This nails it entirely. It’s a legal issue, not a regulatory one, and the social media companies are opening themselves up to an insane amount of civil and criminal liability by becoming publishers.

Regulation? No thanks.

Break ’em up.

Terence G. Gain | June 4, 2019 at 1:24 pm

Facebook has monopoly power and should be regulated like a common carrier. It makes no sense to say – “use another platform’. Everybody is on Facebook. I am currently under suspension by Facebook for the comment reproduced below, which was in reply to someone who said: Muslimes (sic) are stuck in the 7th century. So under Facebook’s rules one is not even allowed to suggest that “love your neighbour” is more enlightened than “kill your neighbour if he leaves Islam or refuses to join”. Facebook is run by fascists and nothing good will come from this monopoly power . It needs to be curbed.


Muslimes are stuck in the 7th century. Their stone age laws have no place in this century

Terry Gain says
Jun 1, 2019 at 9:58 am
Actually Muslims are stuck in BC. The 7th century came after the enlightenment brought by Christ

For now, these are just investigations. No one is proposing any regulations. However, it is clear that these monopolies need to be broken up. We can’t have corporations collecting all of our private information, processing it, reselling it to advertisers (or giving it away outright to the government) and expect that our constitutional rights will survive. This process is called “surveillance capitalism”.

It doesn’t matter who does it. It has to be done. Has anyone stopped to wonder why all of the Masters of the Universe (MOTUs) want to go to Mars? Why are these publicly-traded companies taking government money to engage in activities that are not reported to shareholders? If they were broken up, we would find out.

These MOTU companies are the means global government is being imposed upon us as we pay for it using their “free” services that report every single detail of our lives. So this isn’t just a parlor discussion debating the fine points of conservatism vs libertarianism vs socialism vs whatever. We need to get this right and very soon.

    rdmdawg in reply to Pasadena Phil. | June 4, 2019 at 9:54 pm

    ‘We can’t have corporations collecting all of our private information, processing it, reselling it to advertisers (or giving it away outright to the government) and expect that our constitutional rights will survive.’

    Nobody forces anyone to deal with these corporations, and social media is hardly a necessity in most people’s lives. There exists plenty of competition to each of these platforms.

    You want to know who does have the power to force you to do something you don’t want to do, to take away all that you own, to destroy your life? That would be government, and you’re still calling for the expansion of government power. Thanks but no thanks.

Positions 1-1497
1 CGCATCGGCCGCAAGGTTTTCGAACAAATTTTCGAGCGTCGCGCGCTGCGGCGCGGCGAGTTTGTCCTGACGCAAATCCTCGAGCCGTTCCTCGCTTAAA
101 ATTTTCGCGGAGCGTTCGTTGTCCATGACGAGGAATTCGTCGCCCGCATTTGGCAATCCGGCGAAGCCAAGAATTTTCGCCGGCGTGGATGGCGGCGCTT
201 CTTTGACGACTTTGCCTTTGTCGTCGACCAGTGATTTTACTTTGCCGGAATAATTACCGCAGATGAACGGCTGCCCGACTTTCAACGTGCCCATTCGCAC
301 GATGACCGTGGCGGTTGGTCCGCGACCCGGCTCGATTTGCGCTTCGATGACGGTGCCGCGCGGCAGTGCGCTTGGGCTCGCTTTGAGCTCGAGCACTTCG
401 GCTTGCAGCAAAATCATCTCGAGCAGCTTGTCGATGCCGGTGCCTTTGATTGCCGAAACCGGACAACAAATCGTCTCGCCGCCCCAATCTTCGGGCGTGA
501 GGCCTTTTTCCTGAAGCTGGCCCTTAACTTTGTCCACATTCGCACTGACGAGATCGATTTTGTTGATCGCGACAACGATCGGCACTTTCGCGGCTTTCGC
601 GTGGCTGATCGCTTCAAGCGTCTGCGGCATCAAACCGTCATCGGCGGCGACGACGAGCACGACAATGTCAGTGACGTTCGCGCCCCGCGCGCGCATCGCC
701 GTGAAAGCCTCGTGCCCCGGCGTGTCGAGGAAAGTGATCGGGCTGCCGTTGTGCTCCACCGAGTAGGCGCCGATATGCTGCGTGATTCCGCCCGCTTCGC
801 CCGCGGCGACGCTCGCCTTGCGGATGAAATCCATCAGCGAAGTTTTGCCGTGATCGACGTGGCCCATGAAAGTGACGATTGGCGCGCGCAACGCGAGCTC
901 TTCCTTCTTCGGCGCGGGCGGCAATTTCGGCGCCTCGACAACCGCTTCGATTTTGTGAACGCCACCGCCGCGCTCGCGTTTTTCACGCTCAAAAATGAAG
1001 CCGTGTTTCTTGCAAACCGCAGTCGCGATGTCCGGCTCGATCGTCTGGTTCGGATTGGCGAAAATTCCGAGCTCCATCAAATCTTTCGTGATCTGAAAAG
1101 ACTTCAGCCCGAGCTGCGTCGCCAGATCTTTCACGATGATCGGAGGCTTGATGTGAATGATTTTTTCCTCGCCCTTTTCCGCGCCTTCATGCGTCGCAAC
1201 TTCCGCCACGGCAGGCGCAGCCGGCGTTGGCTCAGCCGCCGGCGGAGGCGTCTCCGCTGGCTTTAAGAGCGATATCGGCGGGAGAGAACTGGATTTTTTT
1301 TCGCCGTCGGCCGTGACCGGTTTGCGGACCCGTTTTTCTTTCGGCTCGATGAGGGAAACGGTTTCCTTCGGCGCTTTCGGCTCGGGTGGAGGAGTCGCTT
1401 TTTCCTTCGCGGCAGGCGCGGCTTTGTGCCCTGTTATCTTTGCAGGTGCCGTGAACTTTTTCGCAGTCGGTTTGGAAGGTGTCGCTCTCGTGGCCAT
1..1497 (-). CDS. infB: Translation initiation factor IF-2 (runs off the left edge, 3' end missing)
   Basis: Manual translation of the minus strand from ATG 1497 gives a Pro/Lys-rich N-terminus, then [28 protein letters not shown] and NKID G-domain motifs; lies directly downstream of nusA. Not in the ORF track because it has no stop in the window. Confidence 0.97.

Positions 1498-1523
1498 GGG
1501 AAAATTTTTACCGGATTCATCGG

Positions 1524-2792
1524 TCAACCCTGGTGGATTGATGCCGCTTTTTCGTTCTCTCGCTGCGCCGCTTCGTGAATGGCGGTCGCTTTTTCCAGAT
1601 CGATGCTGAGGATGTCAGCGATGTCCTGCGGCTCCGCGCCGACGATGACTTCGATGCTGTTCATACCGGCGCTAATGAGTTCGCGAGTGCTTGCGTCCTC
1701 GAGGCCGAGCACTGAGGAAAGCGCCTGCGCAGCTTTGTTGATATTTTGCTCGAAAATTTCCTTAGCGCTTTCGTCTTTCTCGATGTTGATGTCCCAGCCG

Terence G. Gain | June 4, 2019 at 10:39 pm

The more serious threat from Google, Facebook and Twitter is that they control and censor information. This is more powerful than political office.

PersonofInterests | June 5, 2019 at 9:41 am

I remember the day when Cable was regulated and it cost me about $20/month with National Cable that included HBO and Showtime. Now, my Comcast Bill just for the Internet is almost $100/month, i.e., no entertainment without buying an Amazon Firestick and subscrbing to apps like Netflix, Playstation Vue, and others to stream.

I remember the day when Cable touted superiority because they didn’t have advertisements while Analog Free TV did. Fast forward to today and just like Analog TV of yore, about 50% of the viewing time is consumed with advertisement but now I’m paying for it – stuff I will never buy.

If that were not enough, the regions of the Country are carved up like a turkey and no more than one or none other internet service provider is avaialbe, i.e., no competititon to bring down prices as “Deregulation” was suppose to foster. You either buy Comcast or Frontier in our area.

Didn’t the American Taxpayers fund the development of the Internet? So why are we paying $100/month just for the Internet??

    The Friendly Grizzly in reply to PersonofInterests. | June 5, 2019 at 11:22 am

    I live in a town of about 65,000 people. I can get high speed internet (not great, but it works) from AT&T, I get very good speeds from Comcast/Xfinity, albeit for a rather steep price, and I can get 10 mbps (enough for some, not for me) from CenturyStink. Soon, I will also have up to 10gbps via fiber from Bright Ridge, and Verizon is, even in our little burg, expected to have 5G by next spring at the latest.


    I, too, recall the “$20.00” cable, that in reality was about $32 to $35. It was also when I bought a very nice new car for $4,500; my electricity was $.0,4/kWh; gasoline was under a buck, and ground beef was still priced in cents per pound.

      PersonofInterests in reply to The Friendly Grizzly. | June 5, 2019 at 11:51 am

      Sorry Grizz, but when cars sold for $4500, it was in the 60s and before Cable and the $20 price tag that I bought in the 90s.

      The point is that with or without regulation, the Sheeple are bing sheared.